Yesterday, we kicked off the series on Creativity and Innovation – the latest “next big thing” for companies. Next, I covered some of the reasons companies believe innovation and creativity are so necessary for survival.
In this post, I’ll take a look at how you can tell if your company has that innovation and creativity capability.
Check out the 10 characteristics of innovations.
In my head, there are two different approaches to innovation and creativity – Products and Operations. Let’s focus on Products first, because they are a bit more obvious to the outside (customer) world.
Five Characteristics of Product Innovation
- Which department drives the company? In most companies, especially large ones, it is fairly easy to see which departments can make or block decisions. Are most of your top managers all from Engineering? Are most of your top managers from Marketing and Sales? That should tell you something. For example, for years, Motorola and Boeing were run by the engineering side of the house. If it was too hard for engineering to do, it didn’t get done. Yet, over the course of the years, management has changed that orientation. Once Sales and Marketing got into the mix, their listening to customer skills resulted in the Razr and the Dreamliner – both stunning successes where engineering supported what was needed by customers.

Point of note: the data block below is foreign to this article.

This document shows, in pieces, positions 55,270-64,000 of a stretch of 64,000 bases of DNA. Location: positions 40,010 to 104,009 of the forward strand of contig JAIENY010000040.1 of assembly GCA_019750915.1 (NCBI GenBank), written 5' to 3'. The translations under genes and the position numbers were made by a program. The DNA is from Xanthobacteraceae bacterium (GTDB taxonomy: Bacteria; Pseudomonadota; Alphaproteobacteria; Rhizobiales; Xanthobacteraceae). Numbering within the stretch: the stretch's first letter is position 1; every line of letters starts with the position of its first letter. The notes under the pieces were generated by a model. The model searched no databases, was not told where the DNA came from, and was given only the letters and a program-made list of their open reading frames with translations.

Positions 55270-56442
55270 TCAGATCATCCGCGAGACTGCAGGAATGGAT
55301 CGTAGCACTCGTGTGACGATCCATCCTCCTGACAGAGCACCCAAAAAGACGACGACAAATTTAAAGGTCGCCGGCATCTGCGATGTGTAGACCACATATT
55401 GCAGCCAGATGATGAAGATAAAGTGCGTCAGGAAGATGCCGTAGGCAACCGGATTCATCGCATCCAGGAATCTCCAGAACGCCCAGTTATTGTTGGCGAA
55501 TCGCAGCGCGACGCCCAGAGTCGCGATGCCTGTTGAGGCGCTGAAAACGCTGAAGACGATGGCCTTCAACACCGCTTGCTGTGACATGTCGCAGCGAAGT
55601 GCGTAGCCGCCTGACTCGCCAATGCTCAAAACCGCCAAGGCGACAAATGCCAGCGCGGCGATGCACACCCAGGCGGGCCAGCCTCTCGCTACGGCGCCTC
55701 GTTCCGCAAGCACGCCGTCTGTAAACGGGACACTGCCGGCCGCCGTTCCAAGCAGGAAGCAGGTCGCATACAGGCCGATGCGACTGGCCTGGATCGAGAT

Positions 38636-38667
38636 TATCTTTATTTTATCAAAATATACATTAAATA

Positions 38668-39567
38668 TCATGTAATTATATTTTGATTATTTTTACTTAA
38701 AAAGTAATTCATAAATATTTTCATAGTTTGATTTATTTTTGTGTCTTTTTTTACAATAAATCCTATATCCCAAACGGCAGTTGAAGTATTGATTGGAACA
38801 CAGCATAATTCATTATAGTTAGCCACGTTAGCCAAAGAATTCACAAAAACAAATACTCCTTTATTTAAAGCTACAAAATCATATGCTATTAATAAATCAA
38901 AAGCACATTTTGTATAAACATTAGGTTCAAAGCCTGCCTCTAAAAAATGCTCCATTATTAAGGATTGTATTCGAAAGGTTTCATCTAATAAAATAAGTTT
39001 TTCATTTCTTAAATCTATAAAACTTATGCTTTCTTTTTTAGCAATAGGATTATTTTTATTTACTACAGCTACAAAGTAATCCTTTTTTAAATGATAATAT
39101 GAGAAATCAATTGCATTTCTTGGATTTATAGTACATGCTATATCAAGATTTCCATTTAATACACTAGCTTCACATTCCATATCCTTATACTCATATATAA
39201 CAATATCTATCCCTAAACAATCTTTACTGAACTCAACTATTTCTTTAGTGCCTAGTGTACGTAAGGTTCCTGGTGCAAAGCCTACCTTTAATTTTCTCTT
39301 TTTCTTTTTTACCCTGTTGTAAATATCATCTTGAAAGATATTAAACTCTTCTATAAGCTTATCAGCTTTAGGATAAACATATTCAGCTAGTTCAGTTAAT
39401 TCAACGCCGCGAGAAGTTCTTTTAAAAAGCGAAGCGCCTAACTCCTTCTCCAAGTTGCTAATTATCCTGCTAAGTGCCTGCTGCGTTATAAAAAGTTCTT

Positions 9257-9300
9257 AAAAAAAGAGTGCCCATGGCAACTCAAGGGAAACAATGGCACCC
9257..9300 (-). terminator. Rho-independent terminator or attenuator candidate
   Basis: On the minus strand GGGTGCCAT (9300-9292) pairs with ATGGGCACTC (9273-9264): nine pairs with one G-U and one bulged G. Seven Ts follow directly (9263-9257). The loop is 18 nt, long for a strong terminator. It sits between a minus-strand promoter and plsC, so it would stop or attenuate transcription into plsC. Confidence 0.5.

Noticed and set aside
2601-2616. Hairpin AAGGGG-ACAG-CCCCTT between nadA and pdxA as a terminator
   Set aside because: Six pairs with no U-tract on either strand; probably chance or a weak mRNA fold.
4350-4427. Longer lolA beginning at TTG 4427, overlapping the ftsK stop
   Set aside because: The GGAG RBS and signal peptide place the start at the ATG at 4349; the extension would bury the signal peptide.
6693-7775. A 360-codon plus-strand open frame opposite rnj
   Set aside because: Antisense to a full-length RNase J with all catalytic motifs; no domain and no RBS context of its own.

- Products are constantly tweaked with something new and different – not just new commercials. Marketing is great, of course, but real change to meet a customer need is even better. The addition of Miller Lite – a beer with fewer calories than regular beer – was still beer. But it was different enough to give Miller a powerful new product to use in the beer war with Budweiser.
- Design plays an important role in the product. In a Macintosh PC versus a Dell PC, it is pretty clear which company has the innovative design component going for it.
- Your competitors are always matching what you are doing in the market place. If you have free checking, they add free checking. If you add on to your free checking, they add on to their free checking. Remember the Ford Taurus? It became the best selling car in America because of the innovative rounded look to the car – at a time when all American cars were squared off. Everyone copied the look. That was innovation.
- Your products are ideas that serve customers better. MP3 file formats for music have been around for years. Web sites for purchasing music have been around for years. But putting a web site to purchase single tracks of music with a portable player that utilized MP3 file formats was an idea. The iPod was an idea about how a customer could listen to music anywhere, not blatant new technology (though technology, engineering, and programming all played a role, of course).
If you see those five characteristics in the products and services your company offers, you have innovation and creativity.